This reform is in response to the NSW Supreme Court decision in Chief Commissioner of State Revenue v Benidorm Pty Ltd [2020] NSWCA 285. That case involved two purported declarations of trust. The first declaration involved Benidorm Pty Ltd declaring that it held a Sydney penthouse on trust for the beneficiary. After the beneficiary’s death, his last will and testament appointed the penthouse be held on trust for a new beneficiary, and Benidorm ‘declared’ that it held the same property on trust for the new beneficiary on the same terms as the first declaration. The Supreme Court of NSW held that the second ‘declaration’ was not dutiable under the Act as it did not constitute a ‘declaration of trust’ as it merely acknowledged the existing legal position whereby the interest of the deceased beneficiary had already vested in the new beneficiary.

As a result of new section 8AA, trustees should be cautious in executing documents that contain wording capable of being construed as a declaration of trust when the trust is already duly constituted, as this may trigger additional duty.

Two views can be taken as to how section 8AA may operate:

  • On a broad view, the breadth of the language of section 8AA may capture a broad range of transaction documents, such as custodian or bare trust agreements that identify how the dutiable property is held. It may also include routine documents, such as minutes, that refer to the trust.
  • On a narrow view, section 8AA may only capture trusts that were not subject to duty when they were first declared, such as resulting trusts.

Revenue NSW has issued some limited guidance on the operation of section 8AA. However, further more detailed guidance is needed to provide insight into how broadly section 8AA is intended to apply, and trustees should be cautious and obtain advice prior to entering into any documents that could be construed as a purported declaration of trust as it could result in duty applying to an arrangement that has already previously been assessed.

Other notable changes

Some additional amendments contained in the Amending Act include:

  • Changes to anti-avoidance provisions – Chapter 11A of the Act has been repealed and reinserted into the Tax Administration Act 1996 (NSW) so that all NSW state taxes are covered by the provisions, not just duties. The anti-avoidance provisions are aimed at deterring artificial or contrived schemes to reduce tax liability.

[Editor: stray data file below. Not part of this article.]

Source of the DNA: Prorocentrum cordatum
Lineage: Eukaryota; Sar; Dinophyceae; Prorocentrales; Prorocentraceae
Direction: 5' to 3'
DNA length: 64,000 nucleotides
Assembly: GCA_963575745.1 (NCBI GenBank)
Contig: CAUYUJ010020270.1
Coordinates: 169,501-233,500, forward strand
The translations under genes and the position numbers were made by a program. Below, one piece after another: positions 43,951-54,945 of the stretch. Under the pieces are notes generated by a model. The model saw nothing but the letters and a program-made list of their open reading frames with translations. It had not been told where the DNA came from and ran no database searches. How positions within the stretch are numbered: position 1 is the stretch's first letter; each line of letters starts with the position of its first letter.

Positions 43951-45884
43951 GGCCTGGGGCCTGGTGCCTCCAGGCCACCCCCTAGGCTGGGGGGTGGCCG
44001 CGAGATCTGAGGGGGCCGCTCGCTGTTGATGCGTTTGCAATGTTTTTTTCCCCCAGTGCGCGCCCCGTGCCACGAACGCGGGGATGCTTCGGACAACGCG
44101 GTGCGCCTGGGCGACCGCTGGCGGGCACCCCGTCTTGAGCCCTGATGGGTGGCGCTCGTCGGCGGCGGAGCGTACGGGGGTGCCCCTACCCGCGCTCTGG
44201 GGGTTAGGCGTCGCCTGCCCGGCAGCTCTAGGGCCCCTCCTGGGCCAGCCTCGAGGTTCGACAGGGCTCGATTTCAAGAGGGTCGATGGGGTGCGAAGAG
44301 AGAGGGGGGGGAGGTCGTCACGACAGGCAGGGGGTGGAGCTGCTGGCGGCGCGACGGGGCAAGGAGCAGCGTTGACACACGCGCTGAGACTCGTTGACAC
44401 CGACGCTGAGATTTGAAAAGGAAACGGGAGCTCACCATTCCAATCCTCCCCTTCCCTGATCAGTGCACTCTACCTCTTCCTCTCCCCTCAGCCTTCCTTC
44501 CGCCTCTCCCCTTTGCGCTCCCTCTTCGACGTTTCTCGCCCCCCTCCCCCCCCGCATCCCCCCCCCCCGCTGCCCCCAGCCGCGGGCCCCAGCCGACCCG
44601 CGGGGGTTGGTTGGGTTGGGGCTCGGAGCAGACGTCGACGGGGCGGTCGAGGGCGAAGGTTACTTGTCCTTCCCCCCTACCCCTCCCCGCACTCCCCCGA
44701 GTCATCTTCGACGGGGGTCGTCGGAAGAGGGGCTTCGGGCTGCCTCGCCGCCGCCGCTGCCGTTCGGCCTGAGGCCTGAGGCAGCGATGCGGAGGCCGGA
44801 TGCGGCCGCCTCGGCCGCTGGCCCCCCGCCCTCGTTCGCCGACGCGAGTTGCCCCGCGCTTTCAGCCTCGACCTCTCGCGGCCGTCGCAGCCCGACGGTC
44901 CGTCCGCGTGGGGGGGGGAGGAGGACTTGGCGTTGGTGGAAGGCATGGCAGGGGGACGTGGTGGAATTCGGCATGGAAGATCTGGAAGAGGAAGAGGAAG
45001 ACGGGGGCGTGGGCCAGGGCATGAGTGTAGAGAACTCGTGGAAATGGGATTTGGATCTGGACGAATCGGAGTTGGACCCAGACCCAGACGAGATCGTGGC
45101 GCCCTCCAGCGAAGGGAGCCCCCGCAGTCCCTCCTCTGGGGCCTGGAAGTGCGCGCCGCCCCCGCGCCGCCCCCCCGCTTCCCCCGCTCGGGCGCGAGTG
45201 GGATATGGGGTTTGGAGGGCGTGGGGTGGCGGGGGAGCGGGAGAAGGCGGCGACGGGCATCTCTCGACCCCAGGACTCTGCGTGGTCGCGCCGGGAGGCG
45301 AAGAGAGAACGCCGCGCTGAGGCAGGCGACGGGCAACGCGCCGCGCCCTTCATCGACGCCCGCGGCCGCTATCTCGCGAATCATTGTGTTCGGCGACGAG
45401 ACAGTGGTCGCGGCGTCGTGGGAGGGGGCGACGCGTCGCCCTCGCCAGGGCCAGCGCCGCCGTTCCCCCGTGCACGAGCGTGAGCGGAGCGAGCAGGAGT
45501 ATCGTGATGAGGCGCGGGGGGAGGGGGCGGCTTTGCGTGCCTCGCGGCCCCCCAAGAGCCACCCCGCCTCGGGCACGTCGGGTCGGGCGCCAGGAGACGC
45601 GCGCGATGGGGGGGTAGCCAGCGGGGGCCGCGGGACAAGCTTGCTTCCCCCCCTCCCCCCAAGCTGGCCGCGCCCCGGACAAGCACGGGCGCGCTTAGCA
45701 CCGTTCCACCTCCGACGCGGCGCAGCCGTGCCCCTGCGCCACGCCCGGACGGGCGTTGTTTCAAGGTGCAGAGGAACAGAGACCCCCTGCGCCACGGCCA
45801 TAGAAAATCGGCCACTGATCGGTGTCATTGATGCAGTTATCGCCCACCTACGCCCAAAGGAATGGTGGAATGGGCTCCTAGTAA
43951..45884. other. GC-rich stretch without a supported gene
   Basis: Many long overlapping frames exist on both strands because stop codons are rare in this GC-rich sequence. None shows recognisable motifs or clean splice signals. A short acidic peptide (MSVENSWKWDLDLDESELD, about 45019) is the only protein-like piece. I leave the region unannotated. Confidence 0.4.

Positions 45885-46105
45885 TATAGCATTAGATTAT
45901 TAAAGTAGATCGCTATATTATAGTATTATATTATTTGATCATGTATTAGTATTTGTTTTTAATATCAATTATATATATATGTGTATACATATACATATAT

• New promoter penalty regime – new provisions have been inserted making it a civil penalty to promote, market or encourage the growth of a tax avoidance scheme for NSW taxes.
  • Increase in penalty for significant global entities (SGE) – the amendments impose a higher penalty rate tax to SGEs regarding NSW taxes, with the base rate increasing from 25% to 50% for global parent entities with consolidated global income of at least A$1 billion.
  • Refund of surcharge purchase duty – the amendments enable Australian-based developers to apply for a refund of surcharge purchaser duty where residential-related land is later used for commercial or industrial purposes.

More information from Maddocks

For more information, contact Maddocks on (03) 9258 3555 and ask to speak to a member of the Revenue Practice Group.

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Lawyer in Profile

Jack Coventry
Jack Coventry
Senior Associate
+61 3 9258 3819

Qualifications: BA (Philosophy), Monash University, JD (Juris Doctor), University of Melbourne

Jack is a member of Maddocks Commercial team. He advises a range of corporate and private clients on:

  • M&A transactions,
  • corporate reorganisations, and
  • legal and tax structuring.

Jack acts for clients on both buy-side and sell-side and specialises in founder-owned businesses and Australian subsidiaries of multi-national companies. He works across a number of sectors including information technology, professional services, and property development and management including land lease.

Jack’s structuring work includes assisting multinationals to structure Australian operations, listed companies to achieve regulatory compliance / optimisation and providing general tax structuring. He has also represented clients in tax controversies including before the General Anti-Avoidance Review Panel (GAAR Panel) and the Federal Court of Australia.